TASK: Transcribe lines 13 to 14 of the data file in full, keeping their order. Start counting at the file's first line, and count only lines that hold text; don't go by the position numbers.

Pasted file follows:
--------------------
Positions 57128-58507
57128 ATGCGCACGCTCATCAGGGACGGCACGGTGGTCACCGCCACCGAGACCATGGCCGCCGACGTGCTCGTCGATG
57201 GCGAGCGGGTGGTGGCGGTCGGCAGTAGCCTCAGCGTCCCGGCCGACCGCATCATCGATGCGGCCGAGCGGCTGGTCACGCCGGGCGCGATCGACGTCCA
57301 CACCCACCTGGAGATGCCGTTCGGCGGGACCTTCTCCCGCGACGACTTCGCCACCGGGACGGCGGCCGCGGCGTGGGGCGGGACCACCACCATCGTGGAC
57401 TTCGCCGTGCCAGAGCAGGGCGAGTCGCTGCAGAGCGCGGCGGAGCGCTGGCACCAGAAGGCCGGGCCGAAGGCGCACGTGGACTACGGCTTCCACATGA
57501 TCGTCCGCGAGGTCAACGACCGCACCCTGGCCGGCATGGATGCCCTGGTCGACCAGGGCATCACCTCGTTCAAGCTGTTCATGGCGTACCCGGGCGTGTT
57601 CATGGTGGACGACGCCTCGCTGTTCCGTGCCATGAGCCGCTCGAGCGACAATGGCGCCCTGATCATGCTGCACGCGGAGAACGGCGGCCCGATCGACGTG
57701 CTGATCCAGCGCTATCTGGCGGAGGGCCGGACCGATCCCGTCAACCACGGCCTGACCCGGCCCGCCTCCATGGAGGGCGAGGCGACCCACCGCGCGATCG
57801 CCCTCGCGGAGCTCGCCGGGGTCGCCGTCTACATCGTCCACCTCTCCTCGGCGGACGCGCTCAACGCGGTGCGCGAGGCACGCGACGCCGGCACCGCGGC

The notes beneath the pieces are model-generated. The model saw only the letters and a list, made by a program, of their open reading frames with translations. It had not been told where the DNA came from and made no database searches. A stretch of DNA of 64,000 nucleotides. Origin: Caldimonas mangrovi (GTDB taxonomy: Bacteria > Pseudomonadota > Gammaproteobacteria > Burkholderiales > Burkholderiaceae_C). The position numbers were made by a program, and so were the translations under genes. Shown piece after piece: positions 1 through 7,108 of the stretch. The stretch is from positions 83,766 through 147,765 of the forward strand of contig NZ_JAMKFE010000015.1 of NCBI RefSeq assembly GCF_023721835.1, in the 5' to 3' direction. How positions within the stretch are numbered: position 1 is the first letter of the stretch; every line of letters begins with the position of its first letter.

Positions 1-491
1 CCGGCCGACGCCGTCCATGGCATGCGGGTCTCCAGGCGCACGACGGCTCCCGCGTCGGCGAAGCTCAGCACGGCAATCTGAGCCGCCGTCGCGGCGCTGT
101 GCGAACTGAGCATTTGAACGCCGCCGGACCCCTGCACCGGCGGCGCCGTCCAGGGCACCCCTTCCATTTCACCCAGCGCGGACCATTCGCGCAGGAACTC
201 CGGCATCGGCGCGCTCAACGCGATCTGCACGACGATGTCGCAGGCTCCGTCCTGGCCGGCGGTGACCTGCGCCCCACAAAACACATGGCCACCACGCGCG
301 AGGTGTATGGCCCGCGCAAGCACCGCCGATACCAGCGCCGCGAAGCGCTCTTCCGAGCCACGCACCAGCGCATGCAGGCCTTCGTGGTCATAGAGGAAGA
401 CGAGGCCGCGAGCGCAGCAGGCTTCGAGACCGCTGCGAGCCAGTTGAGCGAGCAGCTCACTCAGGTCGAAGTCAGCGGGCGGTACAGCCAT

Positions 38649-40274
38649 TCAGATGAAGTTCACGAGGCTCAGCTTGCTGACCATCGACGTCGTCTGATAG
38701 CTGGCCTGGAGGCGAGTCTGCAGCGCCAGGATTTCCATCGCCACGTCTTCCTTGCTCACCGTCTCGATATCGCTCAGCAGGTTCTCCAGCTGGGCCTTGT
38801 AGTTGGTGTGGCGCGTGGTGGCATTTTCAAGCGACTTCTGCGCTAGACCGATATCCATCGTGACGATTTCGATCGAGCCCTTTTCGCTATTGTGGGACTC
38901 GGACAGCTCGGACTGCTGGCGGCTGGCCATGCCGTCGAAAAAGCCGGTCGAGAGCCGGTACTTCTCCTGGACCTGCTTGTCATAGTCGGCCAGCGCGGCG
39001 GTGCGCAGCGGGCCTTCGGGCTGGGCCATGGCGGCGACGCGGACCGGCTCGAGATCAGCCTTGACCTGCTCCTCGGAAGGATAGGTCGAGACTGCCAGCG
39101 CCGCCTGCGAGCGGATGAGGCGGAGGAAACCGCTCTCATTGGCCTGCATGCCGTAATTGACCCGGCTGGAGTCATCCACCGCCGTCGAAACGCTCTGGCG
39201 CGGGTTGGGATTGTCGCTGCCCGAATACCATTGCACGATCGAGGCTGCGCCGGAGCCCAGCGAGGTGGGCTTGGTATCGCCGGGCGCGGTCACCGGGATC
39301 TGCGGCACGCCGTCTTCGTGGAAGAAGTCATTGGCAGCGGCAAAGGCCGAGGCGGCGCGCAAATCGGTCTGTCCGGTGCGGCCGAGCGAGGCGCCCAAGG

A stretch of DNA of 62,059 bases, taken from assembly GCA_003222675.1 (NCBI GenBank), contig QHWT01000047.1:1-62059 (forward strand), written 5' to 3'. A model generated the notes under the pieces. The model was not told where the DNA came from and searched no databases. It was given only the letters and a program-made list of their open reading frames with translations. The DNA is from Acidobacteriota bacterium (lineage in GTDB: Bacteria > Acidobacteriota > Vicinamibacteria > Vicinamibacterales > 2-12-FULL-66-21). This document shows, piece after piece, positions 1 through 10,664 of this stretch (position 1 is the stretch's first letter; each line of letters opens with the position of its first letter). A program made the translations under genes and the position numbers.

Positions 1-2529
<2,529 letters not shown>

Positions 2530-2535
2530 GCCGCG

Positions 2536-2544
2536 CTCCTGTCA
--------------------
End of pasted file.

101 GCGAACTGAGCATTTGAACGCCGCCGGACCCCTGCACCGGCGGCGCCGTCCAGGGCACCCCTTCCATTTCACCCAGCGCGGACCATTCGCGCAGGAACTC
201 CGGCATCGGCGCGCTCAACGCGATCTGCACGACGATGTCGCAGGCTCCGTCCTGGCCGGCGGTGACCTGCGCCCCACAAAACACATGGCCACCACGCGCG